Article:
Russian President Vladimir Putin is growing “desperate” in his war against Ukraine but Canada and its allies won’t be distracted from supporting the eastern European country or from working together on pressing global priorities like climate change, says Environment Minister Steven Guilbeault.
Guilbeault spoke with journalists while in New York City for the United Nations General Assembly on Wednesday. He was asked about the timing of Putin’s decision to announce the partial mobilization of Russian reservists on the eve of that meeting — the first such mobilization in Russia since World War II.
“What I would say is that Canada will continue to be there, steadfast with our Ukrainian friends and allies,” said Guilbeault, adding he expects Foreign Affairs Minister Melanie Joly will be better placed to address the Russian mobilization later in the day.
“Clearly, President Putin is desperate to find ways of people paying attention to what he’s doing. I don’t think it’s working,” Guilbeault added.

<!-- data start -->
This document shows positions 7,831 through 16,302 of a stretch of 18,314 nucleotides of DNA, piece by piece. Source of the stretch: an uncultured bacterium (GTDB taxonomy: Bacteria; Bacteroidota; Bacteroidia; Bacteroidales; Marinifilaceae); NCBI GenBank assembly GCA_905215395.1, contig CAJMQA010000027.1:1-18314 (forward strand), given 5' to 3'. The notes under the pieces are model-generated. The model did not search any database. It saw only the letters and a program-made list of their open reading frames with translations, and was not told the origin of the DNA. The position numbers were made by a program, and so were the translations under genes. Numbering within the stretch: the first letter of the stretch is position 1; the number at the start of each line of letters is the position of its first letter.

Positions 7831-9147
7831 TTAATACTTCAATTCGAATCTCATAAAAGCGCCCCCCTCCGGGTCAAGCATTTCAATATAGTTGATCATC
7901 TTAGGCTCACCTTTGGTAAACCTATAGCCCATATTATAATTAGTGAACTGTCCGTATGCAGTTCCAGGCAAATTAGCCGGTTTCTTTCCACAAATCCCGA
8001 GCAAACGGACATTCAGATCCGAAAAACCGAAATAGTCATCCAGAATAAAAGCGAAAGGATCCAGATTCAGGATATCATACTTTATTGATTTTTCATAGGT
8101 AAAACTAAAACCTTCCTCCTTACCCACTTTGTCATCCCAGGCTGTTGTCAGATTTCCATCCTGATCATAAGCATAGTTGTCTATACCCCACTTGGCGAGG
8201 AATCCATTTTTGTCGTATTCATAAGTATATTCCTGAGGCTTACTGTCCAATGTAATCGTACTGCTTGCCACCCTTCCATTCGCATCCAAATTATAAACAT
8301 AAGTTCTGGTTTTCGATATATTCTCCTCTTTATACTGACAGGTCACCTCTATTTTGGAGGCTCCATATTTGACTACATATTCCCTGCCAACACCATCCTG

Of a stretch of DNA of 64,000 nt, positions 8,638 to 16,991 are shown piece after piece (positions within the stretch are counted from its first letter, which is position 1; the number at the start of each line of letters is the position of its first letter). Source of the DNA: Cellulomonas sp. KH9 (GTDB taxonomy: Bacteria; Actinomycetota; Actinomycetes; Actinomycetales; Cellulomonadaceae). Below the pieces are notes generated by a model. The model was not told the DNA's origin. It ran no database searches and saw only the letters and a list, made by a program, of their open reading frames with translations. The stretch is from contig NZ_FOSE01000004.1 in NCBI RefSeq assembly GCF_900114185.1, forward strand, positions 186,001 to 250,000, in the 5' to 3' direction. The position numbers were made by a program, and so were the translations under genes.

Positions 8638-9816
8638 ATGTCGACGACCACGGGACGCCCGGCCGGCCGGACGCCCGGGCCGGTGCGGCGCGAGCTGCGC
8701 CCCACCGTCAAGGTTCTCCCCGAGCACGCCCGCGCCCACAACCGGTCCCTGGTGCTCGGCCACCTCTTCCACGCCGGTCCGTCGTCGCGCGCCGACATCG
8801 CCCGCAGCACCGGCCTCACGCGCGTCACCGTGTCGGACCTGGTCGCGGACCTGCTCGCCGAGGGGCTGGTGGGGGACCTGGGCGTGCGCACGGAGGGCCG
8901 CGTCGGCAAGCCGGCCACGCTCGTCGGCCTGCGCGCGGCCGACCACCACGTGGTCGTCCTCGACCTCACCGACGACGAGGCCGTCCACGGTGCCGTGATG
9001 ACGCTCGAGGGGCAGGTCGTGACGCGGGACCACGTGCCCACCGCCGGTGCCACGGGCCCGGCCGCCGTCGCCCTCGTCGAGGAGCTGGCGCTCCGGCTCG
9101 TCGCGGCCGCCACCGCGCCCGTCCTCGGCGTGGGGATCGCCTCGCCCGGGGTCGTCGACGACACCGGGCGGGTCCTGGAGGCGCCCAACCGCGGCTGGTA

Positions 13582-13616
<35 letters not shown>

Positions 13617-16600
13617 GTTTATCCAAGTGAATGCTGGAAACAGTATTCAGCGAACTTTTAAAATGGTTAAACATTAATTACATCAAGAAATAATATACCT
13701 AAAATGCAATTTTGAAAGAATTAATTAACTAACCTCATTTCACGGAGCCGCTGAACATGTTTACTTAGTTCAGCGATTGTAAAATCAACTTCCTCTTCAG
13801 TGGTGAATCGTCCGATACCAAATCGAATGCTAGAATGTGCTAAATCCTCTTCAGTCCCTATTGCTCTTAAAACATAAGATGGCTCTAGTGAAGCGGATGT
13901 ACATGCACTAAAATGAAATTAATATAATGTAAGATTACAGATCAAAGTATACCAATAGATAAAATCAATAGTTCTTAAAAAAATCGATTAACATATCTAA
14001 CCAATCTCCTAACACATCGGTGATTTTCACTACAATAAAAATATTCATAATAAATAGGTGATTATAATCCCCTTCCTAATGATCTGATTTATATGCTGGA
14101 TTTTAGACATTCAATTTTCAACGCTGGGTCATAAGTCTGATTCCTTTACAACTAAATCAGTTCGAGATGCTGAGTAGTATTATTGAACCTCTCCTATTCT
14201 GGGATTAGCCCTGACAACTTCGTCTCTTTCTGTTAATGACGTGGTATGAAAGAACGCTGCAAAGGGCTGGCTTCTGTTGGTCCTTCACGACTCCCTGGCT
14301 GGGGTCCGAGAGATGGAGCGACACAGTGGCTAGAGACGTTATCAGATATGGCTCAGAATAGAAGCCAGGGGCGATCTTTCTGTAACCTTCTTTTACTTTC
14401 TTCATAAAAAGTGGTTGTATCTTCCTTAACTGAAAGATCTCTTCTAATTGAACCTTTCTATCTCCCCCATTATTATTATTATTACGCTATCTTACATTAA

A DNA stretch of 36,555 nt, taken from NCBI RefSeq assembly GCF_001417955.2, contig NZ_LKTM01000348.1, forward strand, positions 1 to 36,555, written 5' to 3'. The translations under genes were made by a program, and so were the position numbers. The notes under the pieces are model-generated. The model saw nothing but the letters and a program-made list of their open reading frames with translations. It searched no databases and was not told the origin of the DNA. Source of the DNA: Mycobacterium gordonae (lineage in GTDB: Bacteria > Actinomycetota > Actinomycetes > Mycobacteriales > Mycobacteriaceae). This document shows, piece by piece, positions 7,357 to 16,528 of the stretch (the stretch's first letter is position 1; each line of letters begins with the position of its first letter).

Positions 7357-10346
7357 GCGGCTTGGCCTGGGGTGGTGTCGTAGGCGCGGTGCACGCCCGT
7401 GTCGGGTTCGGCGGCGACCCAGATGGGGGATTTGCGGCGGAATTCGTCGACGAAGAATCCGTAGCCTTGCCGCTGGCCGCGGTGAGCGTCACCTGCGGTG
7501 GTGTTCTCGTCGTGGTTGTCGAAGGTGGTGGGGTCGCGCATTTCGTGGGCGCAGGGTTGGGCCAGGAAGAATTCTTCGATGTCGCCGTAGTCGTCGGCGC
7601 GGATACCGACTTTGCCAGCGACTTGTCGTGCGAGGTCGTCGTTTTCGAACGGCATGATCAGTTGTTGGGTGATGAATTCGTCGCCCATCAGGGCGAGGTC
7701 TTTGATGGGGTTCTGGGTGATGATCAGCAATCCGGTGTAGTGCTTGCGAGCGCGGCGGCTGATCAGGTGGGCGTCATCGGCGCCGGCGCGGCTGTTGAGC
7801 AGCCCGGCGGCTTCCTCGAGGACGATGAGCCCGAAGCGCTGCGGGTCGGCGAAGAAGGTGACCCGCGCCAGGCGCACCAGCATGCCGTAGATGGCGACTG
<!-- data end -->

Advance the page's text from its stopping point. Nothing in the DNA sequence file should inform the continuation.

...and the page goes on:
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“We’re moving internationally on these important priorities despite what President Putin is saying.”
Putin’s decision to mobilize reservists comes amid humiliating battlefield losses for the Kremlin’s forces in recent weeks, as Ukrainian fighters push on a fierce counteroffensive to reclaim occupied territories.
The Russian leader, in a seven-minute televised address to the nation aired on Wednesday morning, also warned the West that he isn’t bluffing over using all the means at his disposal to protect Russia’s territory, in what appeared to be a veiled reference to Russia’s nuclear capability.
The total number of reservists to be called up could be as high as 300,000, officials said.
Even a partial mobilization is likely to increase dismay, or sow doubt, among Russians about the war in Ukraine. Shortly after Putin’s address, Russian media reported a sharp spike in demand for plane tickets abroad amid an apparent scramble to leave despite exorbitant prices for flights.
More to come.
— with files from The Associated Press.
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